The base has attached to it additional plates which record the date of each match played with the name of the winning country and the names of the two captains. There is an anomaly in the recording of the winning country on the base of the Cup. It was first played for in 1879, but the plinth shows records extending back to the first international in 1871.
The original trophy is in a very fragile state following many years of poor treatment and is not in a strong enough condition to attend functions or go on tours. When won by England the original Calcutta Cup is put on public display in the Museum of Rugby in Twickenham, where it slowly turns around in a purpose built showcase. Both nations have full size replicas of the Cup. Whilst the original was handmade by Indian craftsmen, the replicas were made using modern technology.
In 1988 the cup was damaged by the antics of some drunken players, including England number eight Dean Richards and Scotland flanker John Jeffrey who played football with the Calcutta Cup along Princes Street in Edinburgh. Jeffrey received a six-month ban from the SRU, whilst Richards was given a one-match sentence from England.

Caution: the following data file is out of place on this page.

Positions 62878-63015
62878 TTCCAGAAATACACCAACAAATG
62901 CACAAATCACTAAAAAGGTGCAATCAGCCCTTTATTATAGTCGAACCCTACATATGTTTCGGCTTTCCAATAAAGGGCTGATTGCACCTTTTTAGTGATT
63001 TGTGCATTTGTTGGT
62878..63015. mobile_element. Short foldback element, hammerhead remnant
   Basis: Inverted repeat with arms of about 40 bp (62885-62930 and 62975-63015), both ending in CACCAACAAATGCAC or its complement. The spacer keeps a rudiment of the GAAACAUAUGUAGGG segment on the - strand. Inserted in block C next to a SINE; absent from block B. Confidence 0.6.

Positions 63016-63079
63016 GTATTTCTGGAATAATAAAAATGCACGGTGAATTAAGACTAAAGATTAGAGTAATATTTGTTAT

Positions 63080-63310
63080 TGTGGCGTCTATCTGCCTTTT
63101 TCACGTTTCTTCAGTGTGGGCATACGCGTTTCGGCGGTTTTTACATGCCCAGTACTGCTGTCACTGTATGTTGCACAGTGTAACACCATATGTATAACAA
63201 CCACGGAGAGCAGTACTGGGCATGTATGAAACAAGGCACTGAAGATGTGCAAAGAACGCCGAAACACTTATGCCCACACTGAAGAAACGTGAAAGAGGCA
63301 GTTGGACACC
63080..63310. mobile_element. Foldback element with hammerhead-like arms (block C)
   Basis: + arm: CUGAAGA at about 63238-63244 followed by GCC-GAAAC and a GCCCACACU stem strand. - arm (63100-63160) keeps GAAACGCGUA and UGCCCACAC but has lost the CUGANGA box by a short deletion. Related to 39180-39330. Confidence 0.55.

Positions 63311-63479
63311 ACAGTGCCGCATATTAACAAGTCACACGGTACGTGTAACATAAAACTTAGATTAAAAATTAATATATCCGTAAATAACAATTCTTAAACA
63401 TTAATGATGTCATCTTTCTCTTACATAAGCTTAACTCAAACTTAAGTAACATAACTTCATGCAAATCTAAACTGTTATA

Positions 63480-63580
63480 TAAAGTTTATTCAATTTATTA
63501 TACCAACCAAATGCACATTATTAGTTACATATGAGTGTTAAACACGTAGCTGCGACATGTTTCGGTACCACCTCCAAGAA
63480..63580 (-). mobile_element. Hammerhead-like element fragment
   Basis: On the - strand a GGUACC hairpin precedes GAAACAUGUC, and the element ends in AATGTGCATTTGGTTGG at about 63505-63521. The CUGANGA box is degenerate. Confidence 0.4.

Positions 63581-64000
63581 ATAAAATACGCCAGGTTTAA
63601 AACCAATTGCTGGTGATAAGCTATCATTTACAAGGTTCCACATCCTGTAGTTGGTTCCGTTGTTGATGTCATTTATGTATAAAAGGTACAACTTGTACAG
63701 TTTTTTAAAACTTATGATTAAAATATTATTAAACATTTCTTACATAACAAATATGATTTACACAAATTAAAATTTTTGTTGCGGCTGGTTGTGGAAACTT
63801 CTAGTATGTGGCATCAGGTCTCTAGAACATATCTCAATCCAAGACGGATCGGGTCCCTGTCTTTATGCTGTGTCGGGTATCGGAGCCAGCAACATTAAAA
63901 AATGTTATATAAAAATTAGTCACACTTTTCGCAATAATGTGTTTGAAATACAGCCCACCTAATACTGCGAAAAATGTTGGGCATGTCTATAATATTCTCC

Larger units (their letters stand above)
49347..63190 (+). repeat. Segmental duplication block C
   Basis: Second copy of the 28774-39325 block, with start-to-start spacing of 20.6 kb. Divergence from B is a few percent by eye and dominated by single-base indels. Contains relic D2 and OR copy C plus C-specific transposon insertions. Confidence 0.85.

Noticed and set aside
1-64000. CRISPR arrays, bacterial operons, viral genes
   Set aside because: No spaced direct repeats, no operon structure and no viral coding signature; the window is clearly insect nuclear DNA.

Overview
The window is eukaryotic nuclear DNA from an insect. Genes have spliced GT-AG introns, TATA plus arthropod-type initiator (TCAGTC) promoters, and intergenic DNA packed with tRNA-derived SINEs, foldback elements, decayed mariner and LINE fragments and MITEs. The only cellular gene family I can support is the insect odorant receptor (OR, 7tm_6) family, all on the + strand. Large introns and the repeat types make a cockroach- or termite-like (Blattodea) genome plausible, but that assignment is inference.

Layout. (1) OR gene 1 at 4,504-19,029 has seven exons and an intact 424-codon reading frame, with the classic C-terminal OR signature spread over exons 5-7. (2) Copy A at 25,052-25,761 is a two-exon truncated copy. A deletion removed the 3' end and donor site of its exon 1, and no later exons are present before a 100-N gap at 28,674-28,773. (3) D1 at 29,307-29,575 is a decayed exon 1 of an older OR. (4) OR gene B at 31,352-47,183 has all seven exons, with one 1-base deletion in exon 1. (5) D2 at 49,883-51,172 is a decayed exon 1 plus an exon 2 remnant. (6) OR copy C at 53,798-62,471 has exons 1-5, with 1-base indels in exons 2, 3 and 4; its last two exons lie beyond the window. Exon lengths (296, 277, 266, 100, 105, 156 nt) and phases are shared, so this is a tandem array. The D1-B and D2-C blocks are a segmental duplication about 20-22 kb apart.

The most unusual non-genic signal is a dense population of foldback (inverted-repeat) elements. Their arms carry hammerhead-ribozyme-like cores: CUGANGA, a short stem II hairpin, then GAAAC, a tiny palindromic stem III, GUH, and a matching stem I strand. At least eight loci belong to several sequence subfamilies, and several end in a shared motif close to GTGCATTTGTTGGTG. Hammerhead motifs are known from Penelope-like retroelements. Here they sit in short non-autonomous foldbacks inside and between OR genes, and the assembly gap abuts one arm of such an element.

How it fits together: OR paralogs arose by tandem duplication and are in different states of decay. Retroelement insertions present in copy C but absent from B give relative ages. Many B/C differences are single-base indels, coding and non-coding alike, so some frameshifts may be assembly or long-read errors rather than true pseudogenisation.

Despite the initial request of the Calcutta Club that the trophy be used as rugby's answer to football's FA Cup, the RFU refused to turn the Calcutta Cup into a knock-out competition for English club sides. They believed that "competitiveness" ran against the amateur ethos and instead decided that a game should be played each year between England and Scotland and whoever wins should keep it for that year. The first Calcutta Cup match was played at Raeburn Place, Edinburgh, on 10 March 1879 and ended in a draw; Scotland scored a drop goal and England a goal. The following year on 28 February 1880 England became the first winners of the Calcutta Cup when they defeated Scotland by 2 goals & 3 tries to 1 goal in Manchester. Matches have continued on an annual basis ever since except for two interruptions due to the World Wars between 1915–1919 and 1940–1946.